Acknowledgments Introduction Douglas Brode Chapter 1: "Cowboys in Space": Star Wars and the Western Film Douglas Brode Chapter 2: Is Star Wars a Modernized Fairy Tale? Arthur Berger Chapter 3: From Disneyland to Modesto: George Lucas and Walt Disney Craig Svonkin Chapter 4: May the Myth Be with You, Always: Archetypes, Mythic Elements and Aspects of Joseph Campbell's Heroic Monomyth in the Original Star Wars Trilogy Leah Deyneka Chapter 5: Not so long ago, not so far away: New Variations on Old Themes; Questioning Star Wars' Revival of Heroic Archetypes Dan Rubey Chapter 6: From Sky-Walking to Dark Knight of the Soul: George Lucas' Star Wars Turns to Tragic Drama John C. McDowell Chapter 7: Under the Influence of Akira Kurosawa: The Visual Style of George Lucas Michael Kaminski Chapter 8: Balancing the Force: How Media Created by Star Wars Now Defines the Franchise Crystal Renee White Chapter 9: "A Long Time Ago on a Newsstand Far, Far Away: The Mythic Comic Book Hero in Marvel Comics' Star Wars" Jon Hogan Chapter 10: The Jedi Network: Star Wars' Portrayal and Inspirations on the Small Screen Eric Charles Chapter 11: Gaming in a Galaxy Far, Far Away: Expanded Worlds, Canon Conflicts, and Simplified Morality of Star Wars Video Games Seth Sommerfeld Chapter 12: "Quentin Tarantino's Star Wars?: Digital Cinema, Media Convergence, and Participatory Culture" Henry Jenkins Chapter 13: Star Wars and the Technophobic Imagination Cyrus R. K. Patell Index About the Contributors About the Editors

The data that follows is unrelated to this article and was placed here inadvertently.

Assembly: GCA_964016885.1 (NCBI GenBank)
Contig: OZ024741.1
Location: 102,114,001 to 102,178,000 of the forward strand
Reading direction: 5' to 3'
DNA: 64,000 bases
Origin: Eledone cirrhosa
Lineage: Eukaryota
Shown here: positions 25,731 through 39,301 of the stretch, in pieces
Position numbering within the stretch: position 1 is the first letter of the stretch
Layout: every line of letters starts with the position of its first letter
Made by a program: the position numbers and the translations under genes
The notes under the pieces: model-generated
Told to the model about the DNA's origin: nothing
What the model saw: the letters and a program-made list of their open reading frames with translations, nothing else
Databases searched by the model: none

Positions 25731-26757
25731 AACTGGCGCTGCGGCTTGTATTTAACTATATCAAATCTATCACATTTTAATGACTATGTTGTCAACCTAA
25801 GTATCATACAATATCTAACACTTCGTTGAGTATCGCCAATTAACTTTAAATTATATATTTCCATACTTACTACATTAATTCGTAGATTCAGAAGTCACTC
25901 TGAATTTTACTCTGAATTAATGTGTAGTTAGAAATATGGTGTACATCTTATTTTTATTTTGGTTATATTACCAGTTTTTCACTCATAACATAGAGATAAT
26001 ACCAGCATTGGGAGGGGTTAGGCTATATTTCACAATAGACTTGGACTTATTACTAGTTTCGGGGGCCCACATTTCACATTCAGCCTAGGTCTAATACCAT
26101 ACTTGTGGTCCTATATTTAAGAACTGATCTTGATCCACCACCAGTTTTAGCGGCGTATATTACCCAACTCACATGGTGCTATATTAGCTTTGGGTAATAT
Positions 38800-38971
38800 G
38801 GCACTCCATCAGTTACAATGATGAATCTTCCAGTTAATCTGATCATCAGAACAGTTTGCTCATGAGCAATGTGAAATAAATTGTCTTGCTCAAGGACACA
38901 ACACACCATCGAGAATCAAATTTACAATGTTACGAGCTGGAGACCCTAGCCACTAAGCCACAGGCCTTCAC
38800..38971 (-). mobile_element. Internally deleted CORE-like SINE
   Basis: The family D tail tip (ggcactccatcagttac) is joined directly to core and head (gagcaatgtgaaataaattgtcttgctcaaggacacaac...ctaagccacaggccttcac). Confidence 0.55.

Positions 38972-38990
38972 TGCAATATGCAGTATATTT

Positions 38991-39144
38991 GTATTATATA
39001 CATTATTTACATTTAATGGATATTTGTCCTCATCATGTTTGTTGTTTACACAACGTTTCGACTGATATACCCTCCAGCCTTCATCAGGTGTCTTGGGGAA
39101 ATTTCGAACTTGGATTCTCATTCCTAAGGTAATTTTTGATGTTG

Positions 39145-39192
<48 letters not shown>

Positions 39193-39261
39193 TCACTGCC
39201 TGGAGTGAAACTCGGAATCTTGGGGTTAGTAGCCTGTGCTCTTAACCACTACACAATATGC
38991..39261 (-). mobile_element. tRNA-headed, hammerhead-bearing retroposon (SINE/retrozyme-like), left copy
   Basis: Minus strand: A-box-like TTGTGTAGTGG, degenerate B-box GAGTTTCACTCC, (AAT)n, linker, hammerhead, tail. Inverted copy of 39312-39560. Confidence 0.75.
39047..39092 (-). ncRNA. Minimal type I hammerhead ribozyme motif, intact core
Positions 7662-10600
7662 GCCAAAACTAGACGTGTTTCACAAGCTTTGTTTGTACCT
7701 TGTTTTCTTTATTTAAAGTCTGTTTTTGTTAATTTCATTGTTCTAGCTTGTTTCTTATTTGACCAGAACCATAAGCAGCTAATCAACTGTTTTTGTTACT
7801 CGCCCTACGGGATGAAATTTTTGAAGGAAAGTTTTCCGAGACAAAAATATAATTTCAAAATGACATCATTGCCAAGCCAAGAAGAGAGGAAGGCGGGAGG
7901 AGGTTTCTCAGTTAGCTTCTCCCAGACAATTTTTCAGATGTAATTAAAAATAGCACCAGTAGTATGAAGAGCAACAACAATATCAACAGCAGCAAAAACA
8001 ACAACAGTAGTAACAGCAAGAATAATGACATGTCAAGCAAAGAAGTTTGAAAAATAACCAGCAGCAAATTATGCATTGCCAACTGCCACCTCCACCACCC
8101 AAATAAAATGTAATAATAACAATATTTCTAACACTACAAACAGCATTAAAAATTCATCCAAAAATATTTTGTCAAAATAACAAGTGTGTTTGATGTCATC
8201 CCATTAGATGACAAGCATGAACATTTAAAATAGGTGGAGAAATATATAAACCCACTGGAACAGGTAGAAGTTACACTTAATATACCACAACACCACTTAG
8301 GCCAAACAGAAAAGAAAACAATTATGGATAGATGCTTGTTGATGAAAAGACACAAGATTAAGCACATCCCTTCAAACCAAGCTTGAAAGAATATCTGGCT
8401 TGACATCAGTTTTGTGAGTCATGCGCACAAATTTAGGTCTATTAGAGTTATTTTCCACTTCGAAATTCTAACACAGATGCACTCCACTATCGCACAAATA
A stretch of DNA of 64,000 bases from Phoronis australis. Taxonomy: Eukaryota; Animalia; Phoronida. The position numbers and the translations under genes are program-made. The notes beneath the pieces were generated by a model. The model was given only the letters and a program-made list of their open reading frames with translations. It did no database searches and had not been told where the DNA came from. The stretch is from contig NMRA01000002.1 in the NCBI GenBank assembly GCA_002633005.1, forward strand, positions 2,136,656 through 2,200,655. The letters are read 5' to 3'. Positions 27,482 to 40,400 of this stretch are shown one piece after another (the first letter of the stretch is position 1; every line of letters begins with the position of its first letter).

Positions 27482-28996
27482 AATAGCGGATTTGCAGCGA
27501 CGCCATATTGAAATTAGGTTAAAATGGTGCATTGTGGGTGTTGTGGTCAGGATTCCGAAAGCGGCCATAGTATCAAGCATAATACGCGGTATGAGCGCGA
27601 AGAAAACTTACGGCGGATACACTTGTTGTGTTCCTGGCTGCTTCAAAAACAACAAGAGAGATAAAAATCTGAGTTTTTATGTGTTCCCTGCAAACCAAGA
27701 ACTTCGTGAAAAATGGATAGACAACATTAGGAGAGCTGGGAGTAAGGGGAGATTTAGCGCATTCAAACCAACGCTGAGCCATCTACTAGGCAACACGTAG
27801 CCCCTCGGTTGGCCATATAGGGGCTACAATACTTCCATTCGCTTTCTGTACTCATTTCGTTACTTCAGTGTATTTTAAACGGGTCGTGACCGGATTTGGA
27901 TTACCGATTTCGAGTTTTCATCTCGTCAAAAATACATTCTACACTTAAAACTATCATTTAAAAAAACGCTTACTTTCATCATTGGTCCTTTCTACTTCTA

Douglas Brode teaches popular culture at Syracuse University's Newhouse School of Public Communications, the University of Texas at San Antonio, and Our Lady of the Lake University (also in San Antonio). He has published more than 35 books, including Rod Sterling and The Twilight Zone (2009). Leah Deyneka holds a master's degree in 19th-century literature from King's College, London, and has written extensively on literature, film, media, and popular culture.
These titles will be of interest to Star Wars fans and popular
culture scholars alike. They provide and interesting and scholarly
view of the series and insight into our culture's feelings on
politics, religion, media, and gender issues. * American Reference
Books Annual *
Because it [Star Wars] combines so many aspects of various legends, fairy tales, adventures and even religions, it connects so easily with huge audiences. Myth, Media, and Culture in Star Wars introduces a good samples of that discussion. * Popcultureshelf.com *